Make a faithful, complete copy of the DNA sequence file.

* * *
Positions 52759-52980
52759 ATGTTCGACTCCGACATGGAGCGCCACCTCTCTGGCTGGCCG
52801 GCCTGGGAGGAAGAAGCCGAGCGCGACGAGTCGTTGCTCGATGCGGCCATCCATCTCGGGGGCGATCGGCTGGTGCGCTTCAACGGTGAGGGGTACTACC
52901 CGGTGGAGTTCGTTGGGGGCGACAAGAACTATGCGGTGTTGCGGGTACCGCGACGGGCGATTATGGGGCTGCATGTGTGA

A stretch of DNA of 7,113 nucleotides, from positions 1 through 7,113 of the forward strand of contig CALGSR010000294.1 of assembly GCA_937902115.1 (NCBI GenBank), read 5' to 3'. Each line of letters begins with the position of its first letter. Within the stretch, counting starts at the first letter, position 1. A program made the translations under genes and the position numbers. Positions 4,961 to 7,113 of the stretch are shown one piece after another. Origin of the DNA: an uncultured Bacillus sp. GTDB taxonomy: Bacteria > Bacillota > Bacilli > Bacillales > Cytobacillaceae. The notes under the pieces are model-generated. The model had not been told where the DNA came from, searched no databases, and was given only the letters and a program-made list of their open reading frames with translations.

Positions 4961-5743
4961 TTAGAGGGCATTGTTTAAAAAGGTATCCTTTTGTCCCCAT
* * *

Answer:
Positions 52759-52980
52759 ATGTTCGACTCCGACATGGAGCGCCACCTCTCTGGCTGGCCG
52801 GCCTGGGAGGAAGAAGCCGAGCGCGACGAGTCGTTGCTCGATGCGGCCATCCATCTCGGGGGCGATCGGCTGGTGCGCTTCAACGGTGAGGGGTACTACC
52901 CGGTGGAGTTCGTTGGGGGCGACAAGAACTATGCGGTGTTGCGGGTACCGCGACGGGCGATTATGGGGCTGCATGTGTGA

A stretch of DNA of 7,113 nucleotides, from positions 1 through 7,113 of the forward strand of contig CALGSR010000294.1 of assembly GCA_937902115.1 (NCBI GenBank), read 5' to 3'. Each line of letters begins with the position of its first letter. Within the stretch, counting starts at the first letter, position 1. A program made the translations under genes and the position numbers. Positions 4,961 to 7,113 of the stretch are shown one piece after another. Origin of the DNA: an uncultured Bacillus sp. GTDB taxonomy: Bacteria > Bacillota > Bacilli > Bacillales > Cytobacillaceae. The notes under the pieces are model-generated. The model had not been told where the DNA came from, searched no databases, and was given only the letters and a program-made list of their open reading frames with translations.

Positions 4961-5743
4961 TTAGAGGGCATTGTTTAAAAAGGTATCCTTTTGTCCCCAT